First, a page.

- I successfully made a new recipe, Honey Sesame Chicken, and it was really yummy.
- Coffee has been exceptionally satisfying this week.
- The weather has been beautiful this week, resulting in much time spent outdoors.
- I have been working on migrating my various WIPs into Scrivener. I’m really enjoying the potential for organization it offers, and I’m very much looking forward to getting to work on them!
So, how was your week? Anything good among the chaos to report?
Elements of Style
by William Strunk and E.B. White
Why I picked it up: This book actually is listed as a recommended resource in The Copyeditor’s Handbook, and I’d been curious ever since I heard of it. I finally made an excuse to buy it (it’s inexpensive, but if you don’t know already, I’m fairly spend-conscious) and I’m really glad I did. I purchased the paperback copy, because when it comes to reference books, I like to be able to flip back and forth easily.
Elements of Style gets straight to the point. It is a nice reminder–or introduction, depending on who you are–of the rules of writing in the English language. It deals with punctuation, clarity, concision, and effective sentences, among other things.
Once the examples were introduced as the incorrect/less-preferable on the left, and the correct/more-preferable on the right, I felt like sometimes I needed a reminder as to which was which, especially if I took a break in reading it for a while. I could have used some more examples and more thorough explaining of the existing ones.
Elements of Style is not the be-all-end-all definitive guide to the English language, and certainly not a guide on how to write fiction, but it is definitely a good resource to have on hand. As a guide, Strunk and White may have some views on writing that not everyone agrees on, but the basics are there for the easy taking.
Have you ever used this resource? What others do you suggest?
I picked up Hit from my library’s Overdrive. I like to browse and when I saw this, the premise looked interesting and I realized this is an author I follow on Twitter, so bonus reason to read it (I’ve never read any of her works before).
No one reads the fine print.The good news is that the USA is finally out of debt. The bad news is that it was bought out by Valor National Bank, and debtors are the new big game, thanks to a tricky little clause hidden deep in the fine print of a credit card application. Now, after a swift and silent takeover that leaves 9-1-1 calls going through to Valor voicemail, they’re unleashing a wave of anarchy across the country.Patsy didn’t have much of a choice. When the suits showed up at her house threatening to kill her mother then and there for outstanding debt unless Patsy agreed to be an indentured assassin, what was she supposed to do? Let her own mother die?Patsy is forced to take on a five-day mission to complete a hit list of ten names. Each name on Patsy’s list has only three choices: pay the debt on the spot, agree to work as a bounty hunter, or die. And Patsy has to kill them personally, or else her mom takes a bullet of her own. Since yarn bombing is the only anarchy in Patsy’s past, she’s horrified and overwhelmed, especially as she realizes that most of the ten people on her list aren’t strangers. Things get even more complicated when a moment of mercy lands her with a sidekick: a hot rich kid named Wyatt whose brother is the last name on Patsy’s list. The two share an intense chemistry even as every tick of the clock draws them closer to an impossible choice.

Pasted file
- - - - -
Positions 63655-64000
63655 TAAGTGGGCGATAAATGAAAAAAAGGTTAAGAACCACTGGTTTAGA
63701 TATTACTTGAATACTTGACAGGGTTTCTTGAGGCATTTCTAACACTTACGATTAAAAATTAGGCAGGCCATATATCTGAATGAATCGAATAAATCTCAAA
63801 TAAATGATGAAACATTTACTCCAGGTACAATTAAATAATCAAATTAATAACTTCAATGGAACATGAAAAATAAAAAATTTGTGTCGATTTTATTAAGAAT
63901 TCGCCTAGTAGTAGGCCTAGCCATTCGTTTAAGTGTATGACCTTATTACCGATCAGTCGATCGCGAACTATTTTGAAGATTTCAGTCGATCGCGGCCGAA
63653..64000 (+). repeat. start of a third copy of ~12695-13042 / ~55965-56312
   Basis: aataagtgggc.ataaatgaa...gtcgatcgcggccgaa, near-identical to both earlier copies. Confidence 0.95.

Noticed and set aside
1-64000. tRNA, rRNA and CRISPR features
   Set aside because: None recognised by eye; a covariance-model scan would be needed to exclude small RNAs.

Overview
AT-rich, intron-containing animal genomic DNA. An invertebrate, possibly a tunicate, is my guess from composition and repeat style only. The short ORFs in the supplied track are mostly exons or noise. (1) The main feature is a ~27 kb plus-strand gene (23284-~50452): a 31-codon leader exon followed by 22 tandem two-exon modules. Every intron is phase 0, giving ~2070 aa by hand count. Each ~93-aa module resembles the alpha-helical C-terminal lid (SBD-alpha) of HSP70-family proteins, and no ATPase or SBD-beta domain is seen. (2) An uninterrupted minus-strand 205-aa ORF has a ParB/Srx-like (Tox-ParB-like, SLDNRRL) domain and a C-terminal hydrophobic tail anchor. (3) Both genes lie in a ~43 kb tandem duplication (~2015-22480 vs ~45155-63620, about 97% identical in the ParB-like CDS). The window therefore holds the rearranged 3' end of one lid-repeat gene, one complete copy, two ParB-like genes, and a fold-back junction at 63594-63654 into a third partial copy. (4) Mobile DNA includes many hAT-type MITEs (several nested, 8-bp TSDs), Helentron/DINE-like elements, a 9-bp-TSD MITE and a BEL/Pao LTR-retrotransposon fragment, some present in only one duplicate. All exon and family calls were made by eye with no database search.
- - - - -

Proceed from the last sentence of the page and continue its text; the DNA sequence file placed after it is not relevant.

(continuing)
An absorbing, frightening glimpse at a reality that is eerily just steps away from ours—Hit is a taut, suspenseful thriller that absolutely mesmerizes from start to finish. (Goodreads)
I give Hit 3 of 5 stars! It was good (better than just-ok, but not quite terrific).
Patsy, the main character, has become an assassin for Valor Savings in order to save her and her mom’s lives. She leads a pretty boring, conservative life. She keeps her head down, works hard in school and at her after-school job, and her only real hobby is knitting/yarnbombing. Her only flaw seems to be that she’s too responsible–and that she seems to stop using her brain so much once a boy comes into the picture. I relate pretty well to be a too-responsible teenager, that’s how I was, but I never quite synced-up with Patsy. There’s also no way that I think she could have carried out her mission without the help of Wyatt, which is kind of annoying.
Wyatt’s brother Max is the last name on Patsy’s list, but he helps her out anyways, knowing what she has to do. And, of course, they have an undeniable attraction and trust for one another.
I kind of felt like the characters fell a little flat. Patsy could have used a(nother?) flaw, and Wyatt, although he has a dark past, doesn’t seem all that interesting at the time the book is taking place.
There were some times when I caught myself thinking the timelines didn’t work out for what was going on, but I may have just not been paying close enough attention.
Also, the story is told in first-person, present-tense point of view. This in itself was not a problem, but it’s not my personal favorite to read.
I’m really interested in what is going on in the rest of the world, about the silent war that is being waged, but I didn’t get any answers, and I may not ever, because I’m not sure if I will pick up the next in the series when it comes out. I liked the story ok, but it isn’t one of my favorites.
Have you read, or do you plan on reading, Hit by Delilah Dawson?